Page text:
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Did Orthodox Jews Beat Academic Bible Scholars at Their Own Game?

Aug. 11 2017

Responding to Joshua Berman’s recent Mosaic essay on the corruption of biblical studies, Michah Gottlieb looks to Samson Raphael Hirsch’s critique of academic scholarship of both Bible and Talmud to argue that there exists an unbridgeable gap between Orthodox Judaism and biblical criticism. Hirsch, a 19th-century rabbi who led German Orthodoxy during the heyday of the Reform movement, admired secular philosophy and high culture, but saw no place for the historical study of Judaism:

For Hirsch (as for Benedict Spinoza, [the founder of biblical criticism]), Orthodoxy and historical scholarship rest on mutually exclusive, utterly irreconcilable premises. Historical scholarship assumes that history unfolds according to natural processes and that all literature is generated by human authors operating within specific historical contexts. When problems such as contradictions, gaps, and repetitions occur in the biblical text, the scholar explains them as the result of errors, multiple sources, competing agendas, and so forth. By contrast, Orthodox Judaism rests on the assumption that the Torah is a unique, perfect text miraculously dictated by God to Moses. The Bible’s contradictions, repetitions, and gaps show that it is not a straightforward text, but rather a hieroglyphic work consisting of multiple levels of meaning that must be deciphered.

[However, Hirsch] claims that in an important respect, Orthodox Judaism approaches the academic ideal of historical accuracy better than [academic] scholarship itself. Historical scholarship seeks to understand texts as they were originally intended. . . . Orthodox Judaism seeks to understand the Bible for a practical purpose, namely as a guide to life. Given that the Bible presents itself as addressing the reader with divine commandments, . . . Hirsch sees Orthodox Judaism’s approach to the Bible as coming closer to the scholarly ideal of understanding texts as they were originally intended.

Read more at Lehrhaus

More about: Biblical criticism, Judaism, Orthodoxy, Religion & Holidays, Samson Raphael Hirsch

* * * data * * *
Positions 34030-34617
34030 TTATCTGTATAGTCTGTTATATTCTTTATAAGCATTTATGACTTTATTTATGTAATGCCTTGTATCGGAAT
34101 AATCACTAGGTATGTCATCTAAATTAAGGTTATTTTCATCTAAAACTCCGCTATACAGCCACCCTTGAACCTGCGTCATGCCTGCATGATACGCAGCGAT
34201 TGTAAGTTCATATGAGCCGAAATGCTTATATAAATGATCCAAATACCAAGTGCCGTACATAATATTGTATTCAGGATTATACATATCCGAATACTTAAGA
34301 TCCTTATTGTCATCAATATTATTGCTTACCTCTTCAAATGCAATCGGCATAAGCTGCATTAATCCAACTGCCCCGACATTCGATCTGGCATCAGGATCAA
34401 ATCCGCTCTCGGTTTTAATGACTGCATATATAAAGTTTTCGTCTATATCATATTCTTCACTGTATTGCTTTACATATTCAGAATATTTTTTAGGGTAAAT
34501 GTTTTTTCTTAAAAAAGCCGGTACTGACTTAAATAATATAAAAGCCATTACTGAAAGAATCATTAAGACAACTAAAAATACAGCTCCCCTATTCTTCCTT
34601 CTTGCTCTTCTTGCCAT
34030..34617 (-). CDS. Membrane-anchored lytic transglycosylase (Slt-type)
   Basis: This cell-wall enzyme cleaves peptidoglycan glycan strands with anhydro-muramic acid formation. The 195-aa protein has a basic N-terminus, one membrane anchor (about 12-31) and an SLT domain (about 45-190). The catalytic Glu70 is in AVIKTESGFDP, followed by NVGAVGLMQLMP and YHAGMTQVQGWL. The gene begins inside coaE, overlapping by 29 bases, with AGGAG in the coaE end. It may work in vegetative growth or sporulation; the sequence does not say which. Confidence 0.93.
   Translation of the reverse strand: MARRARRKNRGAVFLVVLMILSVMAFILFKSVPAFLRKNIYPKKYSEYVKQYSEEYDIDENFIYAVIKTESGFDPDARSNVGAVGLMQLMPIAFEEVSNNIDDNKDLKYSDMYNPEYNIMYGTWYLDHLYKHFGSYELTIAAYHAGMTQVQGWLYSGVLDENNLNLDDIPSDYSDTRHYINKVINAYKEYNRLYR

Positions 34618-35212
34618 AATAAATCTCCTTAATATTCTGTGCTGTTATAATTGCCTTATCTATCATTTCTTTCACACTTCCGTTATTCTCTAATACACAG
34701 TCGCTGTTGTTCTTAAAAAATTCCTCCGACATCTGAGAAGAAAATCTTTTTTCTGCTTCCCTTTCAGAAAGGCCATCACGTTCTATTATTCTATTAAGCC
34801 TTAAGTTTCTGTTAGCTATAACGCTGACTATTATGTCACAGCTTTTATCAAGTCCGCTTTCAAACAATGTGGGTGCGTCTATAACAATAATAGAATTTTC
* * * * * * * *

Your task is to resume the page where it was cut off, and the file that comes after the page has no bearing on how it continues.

The Threats Posed to Israel by a Palestinian State

Oct. 23 2017

To the IDF reserve general Gershon Hacohen, the creation of a Palestinian state in the West Bank would, given the current circumstances of the Middle East, create a graver danger for the Jewish state than either Iran or Hizballah. More damaging still, he argues, is the attitude among many Israelis that the two-state solution is a necessity for Israel. He writes:

Since the Oslo process began in the fall of 1993, dramatic changes have occurred in the international arena. . . . For then-Prime Minister Yitzḥak Rabin, Oslo was based on the superpower status of the U.S. . . . At the time, the Arabs were in a state of crisis and aware of their weakness—all the more so after the U.S. vanquished Iraq in the First Gulf War in the winter of 1991. . . . It was that awareness of weakness, along with the PLO leadership’s state of strategic inadequacy, that paved the way for the Oslo process.

[But] over the [intervening] years, the America’s hegemonic power has declined while Russia has returned to play an active and very influential role. . . .

Something essential has changed, too, with regard to expectations in the Israeli-Palestinian sphere. At first, in the early days of Oslo, the expectations were of mutual goodwill and reconciliation. Over the years, however, as the cycle of blood has continued, the belief in Palestinian acceptance of Israel in return for Israeli concessions has been transformed in the Israeli discourse into nothing more than the need to separate from the Palestinians—“They’re there, we’re here”—solely on our own behalf.

The more the proponents of separation have honed their efforts to explain to Israeli society that separation is mandated by reality, enabling Israel to preserve its identity as Jewish and democratic, the more the Palestinians’ bargaining power has grown. If a withdrawal from the West Bank and the establishment of a Palestinian state is a clear-cut Israeli interest, if the Israelis must retreat in any case for the sake of their own future, why should the Palestinians give something in return? . . . Hence the risk is increasing that a withdrawal from the West Bank will not only fail to end the conflict but will in fact lead to its intensification.

Read more at BESA Center

More about: Israel & Zionism, Israeli Security, Oslo Accords, Russia, Two-State Solution